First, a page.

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Urbanists
This is a list of urban theorists notable in their field, in alphabetical order:Christopher Alexander Donald Appleyard
Donald Appleyard
(1928-1982) Michael E. Arth Christopher Charles Benninger Walter Block Peter Calthorpe Manuel Castells Ildefons Cerdà
Ildefons Cerdà
(1815-1876) Gordon Cullen Mike Davis Constantinos Doxiadis
Constantinos Doxiadis
(1914-1975) Andres Duany Richard Florida John Friedmann Joel Garreau Patrick Geddes
Patrick Geddes
(1854-1932) Jan Gehl Paul Goodman Percival Goodman Adam Greenfield Peter Hall David Harvey Ebenezer Howard
Ebenezer Howard
(1850-1928) Allan Jacobs Jane Jacobs
Jane Jacobs
(1916-2006) Rob Krier James Howard Kunstler Le Corbusier Henri Lefebvre
Henri Lefebvre
(1901-1991) Kevin A. Lynch (1918-1984) Richard L
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Jakarta
Jakarta
Jakarta
(/dʒəˈkɑːrtə/, Indonesian pronunciation: [dʒaˈkarta]), officially the Special
Special
Capital Region of Jakarta, is the capital and largest city of Indonesia, and was formerly known as Batavia in the colonial era Dutch East Indies; and as Sunda Kelapa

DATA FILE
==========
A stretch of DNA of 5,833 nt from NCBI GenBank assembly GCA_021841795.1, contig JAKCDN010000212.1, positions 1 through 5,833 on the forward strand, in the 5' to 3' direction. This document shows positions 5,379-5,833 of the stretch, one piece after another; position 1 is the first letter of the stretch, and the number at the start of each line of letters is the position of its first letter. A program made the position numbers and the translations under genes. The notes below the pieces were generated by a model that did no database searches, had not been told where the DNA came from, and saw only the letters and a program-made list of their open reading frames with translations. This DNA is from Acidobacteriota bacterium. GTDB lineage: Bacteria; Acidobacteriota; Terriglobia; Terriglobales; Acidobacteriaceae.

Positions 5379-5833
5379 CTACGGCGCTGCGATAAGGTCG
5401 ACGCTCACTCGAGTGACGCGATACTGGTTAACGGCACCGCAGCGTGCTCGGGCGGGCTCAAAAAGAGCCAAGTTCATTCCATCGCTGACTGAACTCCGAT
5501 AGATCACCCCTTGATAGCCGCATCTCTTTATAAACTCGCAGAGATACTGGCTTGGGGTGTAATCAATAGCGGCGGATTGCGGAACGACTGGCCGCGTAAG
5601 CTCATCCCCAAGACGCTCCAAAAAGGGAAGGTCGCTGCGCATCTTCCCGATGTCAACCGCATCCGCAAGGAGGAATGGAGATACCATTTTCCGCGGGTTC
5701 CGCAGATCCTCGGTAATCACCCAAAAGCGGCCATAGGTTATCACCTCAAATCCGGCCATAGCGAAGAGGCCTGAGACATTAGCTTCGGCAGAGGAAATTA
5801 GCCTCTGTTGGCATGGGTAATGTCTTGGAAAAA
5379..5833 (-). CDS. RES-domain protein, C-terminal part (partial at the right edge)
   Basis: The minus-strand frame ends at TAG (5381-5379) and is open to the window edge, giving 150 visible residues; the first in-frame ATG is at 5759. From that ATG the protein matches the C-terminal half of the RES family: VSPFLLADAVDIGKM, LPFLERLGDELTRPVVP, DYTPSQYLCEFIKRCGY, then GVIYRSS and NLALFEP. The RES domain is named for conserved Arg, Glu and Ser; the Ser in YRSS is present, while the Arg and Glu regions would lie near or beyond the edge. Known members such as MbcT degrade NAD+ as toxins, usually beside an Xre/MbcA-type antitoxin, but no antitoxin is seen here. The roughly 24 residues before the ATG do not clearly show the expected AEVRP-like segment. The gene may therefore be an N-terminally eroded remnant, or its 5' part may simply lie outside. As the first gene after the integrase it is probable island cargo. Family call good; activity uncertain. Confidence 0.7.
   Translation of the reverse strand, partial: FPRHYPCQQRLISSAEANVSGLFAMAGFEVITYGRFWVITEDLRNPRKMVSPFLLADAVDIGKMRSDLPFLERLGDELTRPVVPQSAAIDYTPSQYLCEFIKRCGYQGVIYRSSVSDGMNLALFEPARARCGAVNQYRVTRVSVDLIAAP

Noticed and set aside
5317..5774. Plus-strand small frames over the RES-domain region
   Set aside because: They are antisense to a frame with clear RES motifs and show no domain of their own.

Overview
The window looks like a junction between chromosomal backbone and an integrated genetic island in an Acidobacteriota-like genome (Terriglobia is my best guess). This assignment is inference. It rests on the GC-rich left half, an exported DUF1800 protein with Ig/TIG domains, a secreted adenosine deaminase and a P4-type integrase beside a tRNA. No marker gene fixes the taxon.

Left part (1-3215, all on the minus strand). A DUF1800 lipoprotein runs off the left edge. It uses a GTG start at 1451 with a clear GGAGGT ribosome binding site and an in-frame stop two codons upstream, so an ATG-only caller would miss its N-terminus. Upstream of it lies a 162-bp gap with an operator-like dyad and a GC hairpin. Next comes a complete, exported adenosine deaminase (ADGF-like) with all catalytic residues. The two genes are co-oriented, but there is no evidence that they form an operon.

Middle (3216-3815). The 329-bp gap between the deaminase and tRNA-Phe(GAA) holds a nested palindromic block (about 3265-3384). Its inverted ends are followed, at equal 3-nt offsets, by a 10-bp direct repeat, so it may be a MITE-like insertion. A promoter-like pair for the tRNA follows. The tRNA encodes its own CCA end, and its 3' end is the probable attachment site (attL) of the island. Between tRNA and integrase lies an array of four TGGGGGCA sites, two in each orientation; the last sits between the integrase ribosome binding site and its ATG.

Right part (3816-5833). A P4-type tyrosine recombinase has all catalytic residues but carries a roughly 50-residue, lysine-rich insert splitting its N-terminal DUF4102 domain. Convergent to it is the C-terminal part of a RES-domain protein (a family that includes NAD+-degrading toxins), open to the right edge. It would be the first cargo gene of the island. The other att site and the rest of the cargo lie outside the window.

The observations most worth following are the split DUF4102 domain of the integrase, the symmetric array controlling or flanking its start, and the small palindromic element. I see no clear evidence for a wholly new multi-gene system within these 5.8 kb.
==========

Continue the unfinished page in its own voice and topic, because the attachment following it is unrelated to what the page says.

Sunda Kelapa
during the era of the Sunda Kingdom
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Haagse Post
HP/De Tijd is a Dutch language
Dutch language
monthly opinion magazine published by Audax Publishing in Amsterdam, Netherlands.[1][2] It is one of the four most influential Dutch opinion magazines, alongside De Groene Amsterdammer,
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Oswald Mathias Ungers
Oswald Mathias Ungers
Oswald Mathias Ungers
(12 July 1926 – 30 September 2007) was a German architect and architectural theorist, known for his rationalist designs and the use of cubic forms. Among his notable projects are museums in Frankfurt, Hamburg
Hamburg
and Cologne.Contents1 Biography 2 Selected projects 3 Writings 4 External linksBiography[edit] Oswald Mathias Ungers
Oswald Mathias Ungers
was born in Kaisersesch
Kaisersesch
in the Eifel
Eifel
region. From 1947 to 1950 he studied architecture at the University of Karlsruhe
Karlsruhe
under Egon Eiermann